Interacting with Global Content

Interacting with Global Content

This research activity allows people to interact with digital content in ways that are more intuitive and that mimic the richness of human perception in all interaction. This research goes beyond text and speech-based exchange of content, to full multimodal interfaces that interpret information from a multitude of audio and visual cues. By furthering both the understanding and automatic analysis of human interaction with digital content and other humans, we are transforming the retrieval, understanding, and delivery of multimodal content for users.

In driving a more complete understanding of multimodal interaction between humans and for humans with digital content, we build automatic systems that track human engagement and affective response, and judge how best to retrieve and render responsive content for the user.

Research team

Publications

Interacting with Global Content

Communicative Sequences and Survival Analysis

Conference

Working Notes Proceedings of the MediaEval 2018 Workshop

Interacting with Global Content

Report on CLEF 2017: Experimental IR Meets Multilinguality, Multimodality, and Interaction

Interacting with Global Content

A comparative Study of online Translation services for Cross Language Information Retrieval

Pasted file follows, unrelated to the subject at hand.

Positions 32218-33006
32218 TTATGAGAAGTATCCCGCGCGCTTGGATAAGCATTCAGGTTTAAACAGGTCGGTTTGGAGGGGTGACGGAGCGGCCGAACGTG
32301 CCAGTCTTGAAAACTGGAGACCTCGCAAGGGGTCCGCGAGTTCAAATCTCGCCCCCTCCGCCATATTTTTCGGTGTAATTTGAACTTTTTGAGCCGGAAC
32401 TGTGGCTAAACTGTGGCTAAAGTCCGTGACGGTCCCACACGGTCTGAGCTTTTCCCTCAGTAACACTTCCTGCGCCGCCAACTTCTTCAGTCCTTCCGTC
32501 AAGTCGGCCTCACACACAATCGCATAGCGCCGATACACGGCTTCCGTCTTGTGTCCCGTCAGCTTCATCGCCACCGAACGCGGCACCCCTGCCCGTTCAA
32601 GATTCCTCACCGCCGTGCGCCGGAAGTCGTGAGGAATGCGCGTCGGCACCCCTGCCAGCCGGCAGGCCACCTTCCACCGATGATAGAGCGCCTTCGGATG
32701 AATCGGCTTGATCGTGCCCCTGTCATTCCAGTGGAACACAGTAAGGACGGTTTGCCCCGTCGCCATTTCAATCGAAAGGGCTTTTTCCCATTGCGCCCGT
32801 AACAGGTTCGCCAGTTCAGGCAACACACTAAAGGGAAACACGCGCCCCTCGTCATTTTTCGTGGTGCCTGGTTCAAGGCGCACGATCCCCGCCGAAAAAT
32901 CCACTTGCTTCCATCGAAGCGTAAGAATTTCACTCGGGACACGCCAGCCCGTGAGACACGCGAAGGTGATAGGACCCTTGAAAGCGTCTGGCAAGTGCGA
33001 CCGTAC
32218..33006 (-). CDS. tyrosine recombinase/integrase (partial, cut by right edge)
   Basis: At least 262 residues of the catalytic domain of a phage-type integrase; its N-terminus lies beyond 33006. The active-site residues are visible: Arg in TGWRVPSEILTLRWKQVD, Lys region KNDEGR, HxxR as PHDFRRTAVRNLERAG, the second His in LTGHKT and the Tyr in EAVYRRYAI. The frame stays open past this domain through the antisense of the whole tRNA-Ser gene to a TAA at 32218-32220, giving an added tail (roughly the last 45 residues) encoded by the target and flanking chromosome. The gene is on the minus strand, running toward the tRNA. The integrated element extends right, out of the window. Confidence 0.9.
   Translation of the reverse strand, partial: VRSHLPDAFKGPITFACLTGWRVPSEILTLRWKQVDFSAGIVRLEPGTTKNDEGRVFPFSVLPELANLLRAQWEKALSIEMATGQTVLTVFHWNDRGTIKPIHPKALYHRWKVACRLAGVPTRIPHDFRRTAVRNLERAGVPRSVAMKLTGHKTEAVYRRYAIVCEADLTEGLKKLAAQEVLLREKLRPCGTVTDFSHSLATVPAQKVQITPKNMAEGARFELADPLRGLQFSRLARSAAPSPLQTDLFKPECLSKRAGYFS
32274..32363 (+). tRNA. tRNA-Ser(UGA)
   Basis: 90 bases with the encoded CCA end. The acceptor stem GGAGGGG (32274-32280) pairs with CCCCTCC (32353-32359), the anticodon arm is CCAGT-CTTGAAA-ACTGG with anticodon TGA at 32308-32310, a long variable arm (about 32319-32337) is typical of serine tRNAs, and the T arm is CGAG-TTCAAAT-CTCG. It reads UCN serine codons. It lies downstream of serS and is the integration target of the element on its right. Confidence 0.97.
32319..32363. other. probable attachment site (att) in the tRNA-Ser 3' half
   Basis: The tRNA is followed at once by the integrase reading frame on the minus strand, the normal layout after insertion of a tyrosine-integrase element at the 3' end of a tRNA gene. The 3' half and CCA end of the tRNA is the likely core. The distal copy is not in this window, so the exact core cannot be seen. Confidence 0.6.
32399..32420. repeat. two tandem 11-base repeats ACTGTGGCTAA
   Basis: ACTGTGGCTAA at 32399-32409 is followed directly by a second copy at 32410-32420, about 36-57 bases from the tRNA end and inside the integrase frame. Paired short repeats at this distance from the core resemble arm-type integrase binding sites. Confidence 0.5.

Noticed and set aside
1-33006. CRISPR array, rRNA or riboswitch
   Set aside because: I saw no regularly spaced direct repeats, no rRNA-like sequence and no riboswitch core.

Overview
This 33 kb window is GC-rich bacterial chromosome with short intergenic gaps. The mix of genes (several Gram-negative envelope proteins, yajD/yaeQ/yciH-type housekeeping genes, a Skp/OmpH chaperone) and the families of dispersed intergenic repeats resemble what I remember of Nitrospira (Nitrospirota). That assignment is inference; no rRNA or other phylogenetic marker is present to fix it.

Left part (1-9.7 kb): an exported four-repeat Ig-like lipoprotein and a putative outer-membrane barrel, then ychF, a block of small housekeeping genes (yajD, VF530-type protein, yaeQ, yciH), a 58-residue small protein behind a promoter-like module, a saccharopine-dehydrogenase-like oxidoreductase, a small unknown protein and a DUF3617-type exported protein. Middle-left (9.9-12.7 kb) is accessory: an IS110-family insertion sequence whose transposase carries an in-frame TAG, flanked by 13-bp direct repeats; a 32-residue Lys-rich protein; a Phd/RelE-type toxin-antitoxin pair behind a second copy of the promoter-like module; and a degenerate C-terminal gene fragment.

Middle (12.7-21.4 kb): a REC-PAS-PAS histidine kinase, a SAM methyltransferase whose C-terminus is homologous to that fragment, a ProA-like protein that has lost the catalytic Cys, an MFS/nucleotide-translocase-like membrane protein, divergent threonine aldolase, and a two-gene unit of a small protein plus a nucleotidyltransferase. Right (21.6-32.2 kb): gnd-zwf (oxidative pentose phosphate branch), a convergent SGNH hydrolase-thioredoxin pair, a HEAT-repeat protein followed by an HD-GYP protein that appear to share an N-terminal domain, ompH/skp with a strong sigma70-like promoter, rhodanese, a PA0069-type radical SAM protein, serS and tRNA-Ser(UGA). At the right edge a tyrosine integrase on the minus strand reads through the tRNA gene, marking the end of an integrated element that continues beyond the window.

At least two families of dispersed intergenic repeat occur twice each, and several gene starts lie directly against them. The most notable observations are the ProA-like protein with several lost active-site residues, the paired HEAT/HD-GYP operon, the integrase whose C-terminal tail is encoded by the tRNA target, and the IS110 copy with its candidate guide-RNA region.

Research Goals

New methods are being developed to process both speech-only and audio-visual data, and train statistical engines to infer attentional state. The ability to track user engagement and interest in conversational interaction is key to reproducing natural interactions in the future, be that with a robot, personal assistant or avatar. The research explores what makes an avatar, or computer generated speaker, engaging to a user. The research uniquely combines ADAPT expertise on expressive synthesis, the role of paralinguistic cues in speech, and avatar animation.

Also addressed are issues of multimodal content relevant to interaction from two perspectives: The first addresses challenges of locating and isolating objects of interest in a visual stream and exploiting visual cues in speech to augment speech recognition capabilities. Learning techniques from unstructured multimodal data streams are also examined. The second is addressed by establishing methods for the exploitation of dialogue in user interaction in information retrieval, and to the exploitation of context to enable proactive information retrieval.

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